I want to share a couple of therapy tools taken from my book, Therapy Revolution.

They are designed to help you and your therapist pull therapy into focus.

A tool I created and often use to help patients record their problems (and successes) as they understand them is the personal perspective paper (PPP). [Your therapist may have a similar tool that he or she likes to use or a different one, that has the same purpose. At the risk of sounding cliched, it is important to remind oneself that, like snowflakes, no two therapists and no two clients are alike.].

The personal perspective paper is a useful therapeutic tool. It is a statement written or tape-recorded by the patient that describes his view of his problems and how they affect his life, his view of his progress, and how therapy is or isn’t helping him. The PPP can be used at the beginning of therapy, at the end of therapy, and along the way, in some cases in order to help the patient reflect on his progress (or lack thereof) and help the therapist gain an “inside peek” at the patient’s perspective.

When I ask patients to begin writing or tape-recording their own viewpoints on their problems, for many it is the first time they have faced their problems head-on, rather than sidling up and taking quick peeks at them. The most important perspective recorded in the initial PPP is how you think your problems are affecting your life.

For example, someone who abuses prescription drugs may not really pay attention to exactly what this situation is doing to his life. When he works on his PPP, he will become very aware that these drugs are causing him to “check out” and not deal with problems at home or work.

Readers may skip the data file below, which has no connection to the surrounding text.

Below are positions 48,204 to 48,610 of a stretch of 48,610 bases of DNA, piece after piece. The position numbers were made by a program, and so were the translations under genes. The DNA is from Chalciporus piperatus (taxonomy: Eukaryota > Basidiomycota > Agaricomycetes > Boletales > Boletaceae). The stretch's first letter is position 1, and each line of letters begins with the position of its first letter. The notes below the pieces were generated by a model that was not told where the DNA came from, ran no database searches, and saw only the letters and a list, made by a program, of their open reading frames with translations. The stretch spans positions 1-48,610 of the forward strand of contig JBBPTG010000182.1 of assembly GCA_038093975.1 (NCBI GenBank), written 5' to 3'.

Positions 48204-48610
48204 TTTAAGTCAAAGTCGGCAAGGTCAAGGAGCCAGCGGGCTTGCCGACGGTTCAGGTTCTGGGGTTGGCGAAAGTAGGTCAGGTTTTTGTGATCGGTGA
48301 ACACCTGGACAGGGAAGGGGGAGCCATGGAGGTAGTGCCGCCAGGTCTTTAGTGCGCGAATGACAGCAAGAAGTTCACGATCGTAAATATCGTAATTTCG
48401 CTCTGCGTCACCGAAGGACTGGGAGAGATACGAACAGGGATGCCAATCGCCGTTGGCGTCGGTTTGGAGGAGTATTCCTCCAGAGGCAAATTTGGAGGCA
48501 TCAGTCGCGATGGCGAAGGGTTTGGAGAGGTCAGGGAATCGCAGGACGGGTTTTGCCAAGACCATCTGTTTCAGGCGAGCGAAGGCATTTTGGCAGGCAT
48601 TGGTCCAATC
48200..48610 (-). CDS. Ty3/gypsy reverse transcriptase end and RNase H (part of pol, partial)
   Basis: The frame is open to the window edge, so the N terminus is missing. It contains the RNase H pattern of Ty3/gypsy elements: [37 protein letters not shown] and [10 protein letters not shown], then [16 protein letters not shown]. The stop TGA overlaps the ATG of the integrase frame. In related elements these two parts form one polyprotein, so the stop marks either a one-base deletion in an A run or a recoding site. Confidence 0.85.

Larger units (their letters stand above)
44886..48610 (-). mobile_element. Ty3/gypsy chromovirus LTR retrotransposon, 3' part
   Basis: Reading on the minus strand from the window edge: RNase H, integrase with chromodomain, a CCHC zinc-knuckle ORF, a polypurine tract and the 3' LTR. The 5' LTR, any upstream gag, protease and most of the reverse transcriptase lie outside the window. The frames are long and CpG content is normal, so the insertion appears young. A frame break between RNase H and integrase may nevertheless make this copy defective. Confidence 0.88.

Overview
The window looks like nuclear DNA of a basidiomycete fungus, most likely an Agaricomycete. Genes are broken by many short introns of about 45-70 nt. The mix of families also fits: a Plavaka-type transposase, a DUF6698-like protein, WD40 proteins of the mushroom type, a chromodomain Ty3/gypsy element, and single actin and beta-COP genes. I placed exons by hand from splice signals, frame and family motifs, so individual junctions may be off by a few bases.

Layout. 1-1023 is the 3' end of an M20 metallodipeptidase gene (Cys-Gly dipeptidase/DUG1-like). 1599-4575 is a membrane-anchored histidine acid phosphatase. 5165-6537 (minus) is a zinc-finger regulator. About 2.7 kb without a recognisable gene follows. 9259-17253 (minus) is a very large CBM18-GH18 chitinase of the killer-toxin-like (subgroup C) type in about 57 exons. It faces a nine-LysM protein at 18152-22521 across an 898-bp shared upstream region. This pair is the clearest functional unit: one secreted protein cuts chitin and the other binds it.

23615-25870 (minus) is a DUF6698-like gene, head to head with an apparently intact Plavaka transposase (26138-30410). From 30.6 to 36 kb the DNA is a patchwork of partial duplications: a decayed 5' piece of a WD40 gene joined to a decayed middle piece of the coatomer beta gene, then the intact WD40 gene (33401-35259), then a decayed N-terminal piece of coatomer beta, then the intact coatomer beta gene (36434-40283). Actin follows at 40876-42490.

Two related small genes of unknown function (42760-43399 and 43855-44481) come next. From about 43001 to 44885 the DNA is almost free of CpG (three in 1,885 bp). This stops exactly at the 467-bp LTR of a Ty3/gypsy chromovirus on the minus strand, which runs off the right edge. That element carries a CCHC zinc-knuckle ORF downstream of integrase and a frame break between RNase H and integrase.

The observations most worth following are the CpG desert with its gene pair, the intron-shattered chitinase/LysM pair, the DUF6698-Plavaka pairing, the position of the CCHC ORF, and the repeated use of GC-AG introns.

Or someone who has episodic anxiety may be unable to travel for fear of losing control on a plane or train. He may never have explored what this is doing to his personal and professional life. As he writes his PPP, he begins to see that he avoids many opportunities in life because of his fears. Exploring the impact of problems in all areas of life will help motivate you to change.

Also, the PPP is a valuable tool for measuring your clinical progress during the course of therapy. By writing down or otherwise recording your newly developing perspectives on your problems, you slow down and bring your life into focus. When you slow down and take time to articulate your feelings about the changes taking place, you get more in touch with yourself—you become more aware. At the end of therapy, too, another PPP can be written and compared to the initial PPP, affirming that, indeed, positive change has occurred.

The PPP will also help your therapist; it gives him another tool with which to understand you. If you have a severe problem, but in your initial PPP you minimize it (or vice versa), he will get insight into how you see yourself. If your perceptions of your progress (or lack of it) are radically different from his, he and you will be alerted to this by the PPP, and you will be able to process this. The initial PPP gives me an edge on understanding where my patients are coming from. I consider its use optional, but useful.